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Former rapper Vanilla Ice had one of the biggest hits of the early 90s with “Ice Ice Baby.” The hit rap song featured a major sample of Queen and David Bowie’s classic “Under Pressure.” Ice was sued for a hefty amount of money for lifting the sample without getting permission. For that reason, Vanilla Ice says he is a man who broke barriers in Hip-Hop.

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Recently, in an interview with, Vanilla Ice said, “Sampling barriers, I broke down. They made a spectacle out of it and it made it okay for Puff Daddy and everybody else to go make music. They figured it out. There was nobody before me that I could use as a guideline. [I] took rap mainstream. I had the first Rap song that had ever been #1 on the Pop charts. The most-sold Rap record in the history of the world, and that’s extreme. 160 million. The fastest-selling [Hip Hop album] of all time, and it still stands today. I don’t think it will ever be broken at this point.”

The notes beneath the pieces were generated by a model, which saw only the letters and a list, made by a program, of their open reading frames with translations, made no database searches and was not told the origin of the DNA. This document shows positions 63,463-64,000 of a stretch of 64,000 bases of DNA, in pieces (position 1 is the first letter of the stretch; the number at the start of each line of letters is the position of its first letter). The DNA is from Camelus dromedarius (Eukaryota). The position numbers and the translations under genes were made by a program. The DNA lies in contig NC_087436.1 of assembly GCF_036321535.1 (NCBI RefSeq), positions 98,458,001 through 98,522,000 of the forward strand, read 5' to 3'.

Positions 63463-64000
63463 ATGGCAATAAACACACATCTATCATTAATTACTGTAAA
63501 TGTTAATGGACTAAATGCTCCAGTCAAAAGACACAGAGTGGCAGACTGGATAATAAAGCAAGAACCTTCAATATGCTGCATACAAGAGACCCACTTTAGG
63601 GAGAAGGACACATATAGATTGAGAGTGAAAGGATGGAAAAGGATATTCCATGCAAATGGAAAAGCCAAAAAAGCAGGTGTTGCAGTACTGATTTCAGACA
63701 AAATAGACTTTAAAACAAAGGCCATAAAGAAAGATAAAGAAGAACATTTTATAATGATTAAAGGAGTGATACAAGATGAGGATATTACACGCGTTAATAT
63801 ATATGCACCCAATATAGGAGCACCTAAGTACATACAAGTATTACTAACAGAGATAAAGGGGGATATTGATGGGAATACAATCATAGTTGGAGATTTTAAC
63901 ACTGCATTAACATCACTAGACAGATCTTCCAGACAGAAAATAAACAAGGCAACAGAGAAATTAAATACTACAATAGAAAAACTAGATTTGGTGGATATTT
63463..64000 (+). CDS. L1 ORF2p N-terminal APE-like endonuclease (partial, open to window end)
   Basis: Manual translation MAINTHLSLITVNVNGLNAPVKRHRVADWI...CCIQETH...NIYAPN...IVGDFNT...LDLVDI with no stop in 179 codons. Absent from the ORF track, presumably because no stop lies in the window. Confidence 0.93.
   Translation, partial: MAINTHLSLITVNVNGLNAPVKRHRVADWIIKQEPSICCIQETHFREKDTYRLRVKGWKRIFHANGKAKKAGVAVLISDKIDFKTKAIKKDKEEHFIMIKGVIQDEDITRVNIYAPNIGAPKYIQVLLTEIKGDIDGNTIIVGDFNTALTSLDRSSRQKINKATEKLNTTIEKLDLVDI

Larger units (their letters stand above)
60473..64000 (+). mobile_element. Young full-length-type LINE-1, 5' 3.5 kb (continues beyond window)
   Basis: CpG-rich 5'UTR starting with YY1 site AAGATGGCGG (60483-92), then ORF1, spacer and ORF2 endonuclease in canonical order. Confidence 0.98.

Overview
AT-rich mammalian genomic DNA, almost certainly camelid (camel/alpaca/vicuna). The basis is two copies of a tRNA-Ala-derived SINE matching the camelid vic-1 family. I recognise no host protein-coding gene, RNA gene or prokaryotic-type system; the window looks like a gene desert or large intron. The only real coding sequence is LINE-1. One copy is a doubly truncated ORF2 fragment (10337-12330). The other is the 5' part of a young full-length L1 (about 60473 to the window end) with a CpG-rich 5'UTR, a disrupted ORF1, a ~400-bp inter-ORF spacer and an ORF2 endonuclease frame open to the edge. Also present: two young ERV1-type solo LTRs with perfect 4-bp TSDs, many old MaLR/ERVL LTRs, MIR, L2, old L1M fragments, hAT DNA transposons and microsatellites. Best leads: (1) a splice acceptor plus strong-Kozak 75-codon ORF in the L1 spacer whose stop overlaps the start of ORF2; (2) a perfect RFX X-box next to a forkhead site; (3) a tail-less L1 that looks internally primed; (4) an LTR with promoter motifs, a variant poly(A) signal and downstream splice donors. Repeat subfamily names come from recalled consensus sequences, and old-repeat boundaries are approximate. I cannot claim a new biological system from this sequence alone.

Vanilla Ice went on to say that he never really left music because he still writes music and poetry only he doesn’t do it for financial gain now. And while he still has a passion for music, he is focusing on his other passions right now, one being construction. He has a television show where he renovates homes and it’s the highest rated show on HGTV.

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While I can appreciate where Vanilla Ice is coming from when he says he broke barriers in the Hip-Hop industry, let’s not get carried away. He gives himself credit for being the scapegoat in the sampling conflict in the late eighties/early nineties, but Beastie Boys dropped their album “Paul’s Boutique” in 1989, which was basically all samples. That album sparked the sampling debate and was the catalyst for the music industry putting sampling rules and regulations in place.


Vanilla Ice: I Broke Barriers In Hip-Hop  was originally published on